The most striking development of the gabbroic type occurs near the mouth of the upland valley of Bridalveil Creek. There the hornblende forms irregular but somewhat roundish grains most of which measure one-fourth of an inch to an inch in diameter and some of which attain a diameter of 2 inches. The luster of the cleavage faces is as a rule broken by numerous included grains of feldspar. Small interstices between these large individuals of hornblende are filled with a granular mixture of plagioclase, hornblende, and quartz. Hornblende makes up about half the volume of the rock. Biotite is present in very small amounts.

Besides the essential minerals mentioned, the microscope reveals the common accessories and in some sections a little orthoclase. Most specimens contain some augite, or amphibole that is clearly derived from augite. In the dioritic type hornblende is less abundant than feldspar and is distinctly prismatic in form. Biotite is invariably present in this type, its amount being sometimes considerable, though always subordinate to that of hornblende. As in the gabbro, orthoclase may be present but is always scarce.

The age of some of the gabbro and diorite intrusions relative to the other rocks is still obscure. Evidently the intrusions are not all of the same age, for some are cut by the El Capitan granite, which is the oldest granite in the valley proper, and others cut rocks that are themselves younger than the El Capitan granite.

The gabbro and diorite in the lower part of the valley are unmistakably pregranitic. The evidence of this relationship may be well observed on the Wawona Road north of Inspiration Point, near the south bank of the Merced River between Pulpit Rock and the Pohono Bridge, and near the base of the cliff under Old Inspiration Point. At these and other localities the diorite is penetrated by tongues of granite. An intimate commingling of granitic and dioritic material appears to have occurred at the contact, for the granite is there enriched in biotite, and the small fragments of diorite included in the granite have a porphyritic texture that must be secondary. The granite on Turtleback Dome and Fireplace Bluff contains swarms of dioritic inclusions, and though these lie at some distance from the nearest large visible mass of diorite, they are in all probability fragments of a large body of the older diorite rather than segregations of mineral from the granite magma.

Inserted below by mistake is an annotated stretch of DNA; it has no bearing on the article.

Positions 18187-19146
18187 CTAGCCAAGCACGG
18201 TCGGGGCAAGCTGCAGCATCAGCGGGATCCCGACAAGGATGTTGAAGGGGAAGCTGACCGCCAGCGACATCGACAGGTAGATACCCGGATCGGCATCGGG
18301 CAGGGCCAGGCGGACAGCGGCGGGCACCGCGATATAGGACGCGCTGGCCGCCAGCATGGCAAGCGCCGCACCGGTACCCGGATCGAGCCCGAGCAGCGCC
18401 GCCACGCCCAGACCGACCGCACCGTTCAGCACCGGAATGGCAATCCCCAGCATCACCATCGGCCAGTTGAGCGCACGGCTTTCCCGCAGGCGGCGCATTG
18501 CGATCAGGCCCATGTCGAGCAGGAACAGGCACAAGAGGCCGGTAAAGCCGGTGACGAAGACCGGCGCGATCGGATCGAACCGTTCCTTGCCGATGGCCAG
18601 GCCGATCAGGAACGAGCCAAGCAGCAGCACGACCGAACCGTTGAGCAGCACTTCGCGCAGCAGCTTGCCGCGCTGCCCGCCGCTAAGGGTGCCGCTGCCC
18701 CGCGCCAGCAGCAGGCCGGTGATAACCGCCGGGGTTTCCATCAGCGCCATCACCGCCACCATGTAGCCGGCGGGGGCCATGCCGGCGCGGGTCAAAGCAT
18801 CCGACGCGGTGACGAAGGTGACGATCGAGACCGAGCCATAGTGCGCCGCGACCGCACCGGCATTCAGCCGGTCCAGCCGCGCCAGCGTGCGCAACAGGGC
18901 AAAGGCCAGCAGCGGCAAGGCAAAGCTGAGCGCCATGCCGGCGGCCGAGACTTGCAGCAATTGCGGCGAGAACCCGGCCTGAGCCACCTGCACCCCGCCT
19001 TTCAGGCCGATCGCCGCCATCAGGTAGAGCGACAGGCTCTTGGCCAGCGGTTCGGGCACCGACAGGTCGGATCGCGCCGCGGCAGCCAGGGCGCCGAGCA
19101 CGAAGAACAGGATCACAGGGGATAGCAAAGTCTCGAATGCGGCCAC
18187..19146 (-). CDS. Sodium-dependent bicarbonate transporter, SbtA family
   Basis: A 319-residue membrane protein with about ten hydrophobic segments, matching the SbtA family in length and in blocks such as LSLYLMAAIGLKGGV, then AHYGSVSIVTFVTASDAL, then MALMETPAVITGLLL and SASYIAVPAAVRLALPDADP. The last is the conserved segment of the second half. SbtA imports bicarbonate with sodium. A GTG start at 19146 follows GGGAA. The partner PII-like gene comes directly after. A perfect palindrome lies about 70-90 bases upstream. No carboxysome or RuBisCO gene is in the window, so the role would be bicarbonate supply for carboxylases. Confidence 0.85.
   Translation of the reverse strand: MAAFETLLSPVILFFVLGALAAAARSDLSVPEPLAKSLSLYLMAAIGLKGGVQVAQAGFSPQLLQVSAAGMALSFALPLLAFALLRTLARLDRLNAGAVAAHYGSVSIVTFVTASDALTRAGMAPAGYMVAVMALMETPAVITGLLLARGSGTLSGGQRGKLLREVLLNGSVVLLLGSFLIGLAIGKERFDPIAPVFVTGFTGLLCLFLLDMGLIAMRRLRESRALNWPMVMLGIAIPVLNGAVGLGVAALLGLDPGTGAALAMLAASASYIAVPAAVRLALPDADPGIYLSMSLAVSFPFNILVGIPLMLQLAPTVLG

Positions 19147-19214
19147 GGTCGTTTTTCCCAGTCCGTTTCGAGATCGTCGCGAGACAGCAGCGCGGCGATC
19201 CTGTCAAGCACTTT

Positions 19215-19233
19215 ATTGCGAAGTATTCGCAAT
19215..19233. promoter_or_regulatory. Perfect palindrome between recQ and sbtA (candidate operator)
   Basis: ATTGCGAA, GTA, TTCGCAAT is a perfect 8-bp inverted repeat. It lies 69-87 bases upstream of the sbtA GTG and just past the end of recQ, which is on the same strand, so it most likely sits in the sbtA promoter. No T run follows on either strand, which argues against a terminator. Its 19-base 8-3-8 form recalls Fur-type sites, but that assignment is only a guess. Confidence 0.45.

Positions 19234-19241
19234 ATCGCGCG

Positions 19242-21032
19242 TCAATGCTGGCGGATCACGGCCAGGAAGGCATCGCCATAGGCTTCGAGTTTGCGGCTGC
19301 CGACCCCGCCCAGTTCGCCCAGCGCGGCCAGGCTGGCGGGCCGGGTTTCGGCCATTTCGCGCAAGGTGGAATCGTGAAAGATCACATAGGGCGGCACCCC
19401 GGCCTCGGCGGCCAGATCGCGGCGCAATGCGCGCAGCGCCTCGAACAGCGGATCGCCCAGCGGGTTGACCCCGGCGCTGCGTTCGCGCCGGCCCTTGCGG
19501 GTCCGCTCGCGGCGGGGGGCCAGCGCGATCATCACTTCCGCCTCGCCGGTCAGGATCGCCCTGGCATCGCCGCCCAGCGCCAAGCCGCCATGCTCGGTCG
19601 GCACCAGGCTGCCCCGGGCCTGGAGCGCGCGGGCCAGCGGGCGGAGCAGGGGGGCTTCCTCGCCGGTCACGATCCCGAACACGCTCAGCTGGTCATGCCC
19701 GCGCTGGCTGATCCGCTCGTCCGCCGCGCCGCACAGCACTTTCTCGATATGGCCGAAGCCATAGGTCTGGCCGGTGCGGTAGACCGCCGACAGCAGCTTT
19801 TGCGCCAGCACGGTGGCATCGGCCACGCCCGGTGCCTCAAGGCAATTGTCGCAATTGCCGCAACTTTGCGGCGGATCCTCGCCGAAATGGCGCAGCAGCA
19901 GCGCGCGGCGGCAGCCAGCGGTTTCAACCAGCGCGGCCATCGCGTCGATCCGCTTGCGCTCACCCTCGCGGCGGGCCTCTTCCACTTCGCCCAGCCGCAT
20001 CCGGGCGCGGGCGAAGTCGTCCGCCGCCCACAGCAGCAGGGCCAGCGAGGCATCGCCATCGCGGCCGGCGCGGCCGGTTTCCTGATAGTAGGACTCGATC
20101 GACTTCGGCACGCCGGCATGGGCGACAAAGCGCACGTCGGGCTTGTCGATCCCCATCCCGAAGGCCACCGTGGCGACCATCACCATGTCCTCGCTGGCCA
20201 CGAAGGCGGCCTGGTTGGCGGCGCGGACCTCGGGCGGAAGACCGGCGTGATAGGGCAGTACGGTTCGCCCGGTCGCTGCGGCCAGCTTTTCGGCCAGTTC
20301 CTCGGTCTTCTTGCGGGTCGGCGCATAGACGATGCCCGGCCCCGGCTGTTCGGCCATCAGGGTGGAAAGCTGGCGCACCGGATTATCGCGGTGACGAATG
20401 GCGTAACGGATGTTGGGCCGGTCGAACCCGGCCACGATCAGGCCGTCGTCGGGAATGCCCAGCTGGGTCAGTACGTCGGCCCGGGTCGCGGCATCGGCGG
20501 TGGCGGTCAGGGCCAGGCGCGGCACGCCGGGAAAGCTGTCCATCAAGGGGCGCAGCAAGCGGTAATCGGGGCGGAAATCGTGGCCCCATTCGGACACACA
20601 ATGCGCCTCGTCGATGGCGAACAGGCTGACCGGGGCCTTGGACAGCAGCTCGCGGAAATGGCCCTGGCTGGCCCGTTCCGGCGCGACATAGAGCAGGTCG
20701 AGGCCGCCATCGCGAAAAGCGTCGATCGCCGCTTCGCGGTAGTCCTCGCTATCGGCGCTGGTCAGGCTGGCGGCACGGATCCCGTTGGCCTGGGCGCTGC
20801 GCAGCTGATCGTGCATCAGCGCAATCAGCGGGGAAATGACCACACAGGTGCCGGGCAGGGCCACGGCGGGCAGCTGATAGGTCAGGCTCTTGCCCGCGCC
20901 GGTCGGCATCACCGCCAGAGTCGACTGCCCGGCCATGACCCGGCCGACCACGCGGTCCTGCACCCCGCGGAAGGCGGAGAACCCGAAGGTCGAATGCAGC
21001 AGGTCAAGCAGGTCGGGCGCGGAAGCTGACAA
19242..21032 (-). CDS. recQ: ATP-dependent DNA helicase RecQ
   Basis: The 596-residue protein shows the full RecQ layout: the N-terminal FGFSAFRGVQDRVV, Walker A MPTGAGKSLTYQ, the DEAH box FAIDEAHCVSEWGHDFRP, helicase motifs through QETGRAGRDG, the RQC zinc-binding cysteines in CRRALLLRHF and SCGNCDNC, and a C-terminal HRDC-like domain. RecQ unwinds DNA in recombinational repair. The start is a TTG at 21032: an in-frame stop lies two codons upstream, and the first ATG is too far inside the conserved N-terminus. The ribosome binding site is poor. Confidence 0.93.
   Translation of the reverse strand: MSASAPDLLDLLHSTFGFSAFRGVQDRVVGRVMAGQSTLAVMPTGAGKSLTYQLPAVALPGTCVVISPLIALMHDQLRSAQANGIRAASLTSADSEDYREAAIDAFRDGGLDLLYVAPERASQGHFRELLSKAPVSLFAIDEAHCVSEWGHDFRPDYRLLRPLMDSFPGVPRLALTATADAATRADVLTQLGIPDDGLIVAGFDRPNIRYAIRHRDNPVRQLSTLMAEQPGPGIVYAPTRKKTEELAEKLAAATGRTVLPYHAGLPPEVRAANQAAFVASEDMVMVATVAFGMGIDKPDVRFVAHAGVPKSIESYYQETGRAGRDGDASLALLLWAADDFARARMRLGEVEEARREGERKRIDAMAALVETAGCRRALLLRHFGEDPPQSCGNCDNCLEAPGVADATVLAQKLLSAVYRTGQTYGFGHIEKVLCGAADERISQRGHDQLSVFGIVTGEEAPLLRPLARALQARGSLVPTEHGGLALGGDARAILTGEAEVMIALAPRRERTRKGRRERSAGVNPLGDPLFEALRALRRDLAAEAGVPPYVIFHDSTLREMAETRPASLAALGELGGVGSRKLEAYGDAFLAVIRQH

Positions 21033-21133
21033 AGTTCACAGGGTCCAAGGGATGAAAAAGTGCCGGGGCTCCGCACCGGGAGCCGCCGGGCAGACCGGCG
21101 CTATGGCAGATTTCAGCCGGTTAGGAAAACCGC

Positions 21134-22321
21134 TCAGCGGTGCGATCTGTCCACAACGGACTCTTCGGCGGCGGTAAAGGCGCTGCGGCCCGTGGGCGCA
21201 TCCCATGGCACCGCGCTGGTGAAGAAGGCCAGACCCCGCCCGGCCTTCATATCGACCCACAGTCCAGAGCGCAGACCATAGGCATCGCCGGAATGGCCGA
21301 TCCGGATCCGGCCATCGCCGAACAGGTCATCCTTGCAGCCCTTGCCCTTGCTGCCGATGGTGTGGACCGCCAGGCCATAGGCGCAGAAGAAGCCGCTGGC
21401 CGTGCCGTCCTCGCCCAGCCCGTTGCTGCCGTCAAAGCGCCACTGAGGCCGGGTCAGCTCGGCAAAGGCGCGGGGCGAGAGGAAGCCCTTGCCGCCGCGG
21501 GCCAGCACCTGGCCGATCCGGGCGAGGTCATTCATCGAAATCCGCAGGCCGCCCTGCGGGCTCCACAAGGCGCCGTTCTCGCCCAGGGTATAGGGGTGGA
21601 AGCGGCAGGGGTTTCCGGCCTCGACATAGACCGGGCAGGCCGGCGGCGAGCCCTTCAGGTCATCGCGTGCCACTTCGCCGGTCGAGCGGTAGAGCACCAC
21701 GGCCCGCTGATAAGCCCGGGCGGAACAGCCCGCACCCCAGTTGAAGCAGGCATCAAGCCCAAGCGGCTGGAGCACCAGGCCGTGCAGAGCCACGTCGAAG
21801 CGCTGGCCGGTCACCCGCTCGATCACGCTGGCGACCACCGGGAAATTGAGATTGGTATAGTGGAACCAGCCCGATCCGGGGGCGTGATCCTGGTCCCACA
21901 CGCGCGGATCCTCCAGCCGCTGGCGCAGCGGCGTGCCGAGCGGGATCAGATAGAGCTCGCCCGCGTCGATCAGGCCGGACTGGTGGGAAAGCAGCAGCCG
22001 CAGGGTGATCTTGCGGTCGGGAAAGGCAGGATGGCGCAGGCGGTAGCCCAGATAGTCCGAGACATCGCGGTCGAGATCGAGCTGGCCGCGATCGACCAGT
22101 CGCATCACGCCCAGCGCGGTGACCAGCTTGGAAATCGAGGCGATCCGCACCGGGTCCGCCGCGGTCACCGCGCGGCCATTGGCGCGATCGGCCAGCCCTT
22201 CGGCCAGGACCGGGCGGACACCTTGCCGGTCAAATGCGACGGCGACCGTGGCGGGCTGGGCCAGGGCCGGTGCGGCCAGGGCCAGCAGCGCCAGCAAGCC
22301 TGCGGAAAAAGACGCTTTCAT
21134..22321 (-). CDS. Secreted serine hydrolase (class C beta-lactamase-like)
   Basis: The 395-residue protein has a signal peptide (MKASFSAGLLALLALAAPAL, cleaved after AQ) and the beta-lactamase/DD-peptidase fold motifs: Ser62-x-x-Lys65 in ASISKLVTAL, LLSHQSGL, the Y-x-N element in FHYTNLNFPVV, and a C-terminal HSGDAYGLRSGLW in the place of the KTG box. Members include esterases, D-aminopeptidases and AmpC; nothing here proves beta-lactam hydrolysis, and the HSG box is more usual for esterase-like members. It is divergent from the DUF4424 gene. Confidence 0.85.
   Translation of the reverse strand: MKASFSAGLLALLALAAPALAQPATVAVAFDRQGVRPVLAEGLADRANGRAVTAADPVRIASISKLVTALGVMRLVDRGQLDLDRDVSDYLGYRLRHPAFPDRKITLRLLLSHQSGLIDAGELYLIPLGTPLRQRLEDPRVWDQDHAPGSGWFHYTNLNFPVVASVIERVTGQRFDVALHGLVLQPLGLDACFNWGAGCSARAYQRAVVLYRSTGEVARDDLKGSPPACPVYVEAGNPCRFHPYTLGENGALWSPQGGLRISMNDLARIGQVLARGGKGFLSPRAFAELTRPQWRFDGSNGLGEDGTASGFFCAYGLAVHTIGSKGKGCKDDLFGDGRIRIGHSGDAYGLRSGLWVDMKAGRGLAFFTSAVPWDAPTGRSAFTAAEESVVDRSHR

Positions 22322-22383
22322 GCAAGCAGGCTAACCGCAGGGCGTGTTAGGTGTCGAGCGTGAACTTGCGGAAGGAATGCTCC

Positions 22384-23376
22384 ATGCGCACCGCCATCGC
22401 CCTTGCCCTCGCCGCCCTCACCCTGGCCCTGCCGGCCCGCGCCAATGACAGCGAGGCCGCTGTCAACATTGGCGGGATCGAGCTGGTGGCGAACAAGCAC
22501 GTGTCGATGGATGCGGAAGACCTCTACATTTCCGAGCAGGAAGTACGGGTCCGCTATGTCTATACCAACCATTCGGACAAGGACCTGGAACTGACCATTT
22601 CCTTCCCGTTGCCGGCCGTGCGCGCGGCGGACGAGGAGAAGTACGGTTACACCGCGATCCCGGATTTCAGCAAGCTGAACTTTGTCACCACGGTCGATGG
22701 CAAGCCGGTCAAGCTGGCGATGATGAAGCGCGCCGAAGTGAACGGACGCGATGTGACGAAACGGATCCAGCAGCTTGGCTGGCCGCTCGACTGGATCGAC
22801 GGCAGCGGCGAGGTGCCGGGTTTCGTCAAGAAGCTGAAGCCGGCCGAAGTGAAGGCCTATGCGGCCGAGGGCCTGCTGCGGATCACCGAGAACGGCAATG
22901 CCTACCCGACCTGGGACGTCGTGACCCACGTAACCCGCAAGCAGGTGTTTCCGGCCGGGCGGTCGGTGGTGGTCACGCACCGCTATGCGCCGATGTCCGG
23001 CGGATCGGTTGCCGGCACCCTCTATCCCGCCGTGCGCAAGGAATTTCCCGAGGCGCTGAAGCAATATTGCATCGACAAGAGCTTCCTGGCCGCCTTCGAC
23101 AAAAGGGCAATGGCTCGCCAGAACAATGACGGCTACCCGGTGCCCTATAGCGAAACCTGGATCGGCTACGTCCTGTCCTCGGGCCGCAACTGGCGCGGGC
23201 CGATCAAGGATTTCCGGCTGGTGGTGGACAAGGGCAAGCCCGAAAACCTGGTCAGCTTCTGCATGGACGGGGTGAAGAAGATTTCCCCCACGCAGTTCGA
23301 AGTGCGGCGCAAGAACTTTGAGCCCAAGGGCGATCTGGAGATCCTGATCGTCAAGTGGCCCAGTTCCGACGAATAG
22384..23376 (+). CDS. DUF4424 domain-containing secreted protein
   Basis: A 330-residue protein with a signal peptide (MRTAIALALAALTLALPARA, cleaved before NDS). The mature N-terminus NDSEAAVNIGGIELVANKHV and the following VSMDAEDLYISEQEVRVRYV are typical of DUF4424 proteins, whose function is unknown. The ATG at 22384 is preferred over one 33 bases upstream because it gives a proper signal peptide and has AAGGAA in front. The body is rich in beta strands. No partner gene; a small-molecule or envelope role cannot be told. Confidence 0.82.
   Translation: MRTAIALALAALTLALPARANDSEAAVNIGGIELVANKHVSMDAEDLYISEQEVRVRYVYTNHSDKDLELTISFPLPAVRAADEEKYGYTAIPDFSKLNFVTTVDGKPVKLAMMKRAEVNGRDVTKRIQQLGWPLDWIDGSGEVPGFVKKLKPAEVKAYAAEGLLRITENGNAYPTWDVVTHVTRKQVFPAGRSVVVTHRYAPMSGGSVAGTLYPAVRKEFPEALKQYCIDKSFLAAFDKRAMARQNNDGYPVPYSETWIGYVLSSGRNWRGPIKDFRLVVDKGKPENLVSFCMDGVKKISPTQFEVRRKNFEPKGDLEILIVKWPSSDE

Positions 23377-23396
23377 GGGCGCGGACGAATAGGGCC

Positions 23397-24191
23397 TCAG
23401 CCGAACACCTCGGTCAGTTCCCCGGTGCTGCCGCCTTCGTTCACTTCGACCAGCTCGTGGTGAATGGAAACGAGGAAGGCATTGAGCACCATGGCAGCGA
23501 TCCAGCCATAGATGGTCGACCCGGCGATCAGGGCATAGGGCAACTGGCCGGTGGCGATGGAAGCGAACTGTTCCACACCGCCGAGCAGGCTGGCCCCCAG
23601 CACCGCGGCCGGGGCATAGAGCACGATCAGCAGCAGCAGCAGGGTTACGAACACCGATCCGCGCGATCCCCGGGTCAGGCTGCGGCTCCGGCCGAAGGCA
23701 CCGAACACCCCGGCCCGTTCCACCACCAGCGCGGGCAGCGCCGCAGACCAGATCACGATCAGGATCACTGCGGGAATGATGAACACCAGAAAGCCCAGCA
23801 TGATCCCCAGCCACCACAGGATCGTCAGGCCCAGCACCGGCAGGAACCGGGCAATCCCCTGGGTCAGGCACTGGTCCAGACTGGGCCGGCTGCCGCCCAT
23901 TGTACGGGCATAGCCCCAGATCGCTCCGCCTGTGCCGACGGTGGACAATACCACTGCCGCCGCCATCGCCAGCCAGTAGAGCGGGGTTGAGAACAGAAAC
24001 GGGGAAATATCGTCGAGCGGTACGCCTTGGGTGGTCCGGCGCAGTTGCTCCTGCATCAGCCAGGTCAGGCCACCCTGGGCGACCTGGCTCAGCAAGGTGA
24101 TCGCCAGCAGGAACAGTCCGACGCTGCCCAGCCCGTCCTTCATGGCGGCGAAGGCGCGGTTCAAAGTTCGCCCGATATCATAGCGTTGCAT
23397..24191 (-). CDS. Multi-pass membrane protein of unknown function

On the great façade of El Capitan, on the other hand, may be seen intrusions of diorite that are clearly of later origin than the El Capitan and Taft granites. (See pl. 17.) The most conspicuous of these intrusions presents a remarkable resemblance to the map of North America—a wall map about 2,000 feet in height, showing the continent all the way down to the Isthmus of Panama and a part of South America. Another large intrusion farther east has a very irregular shape that defies description.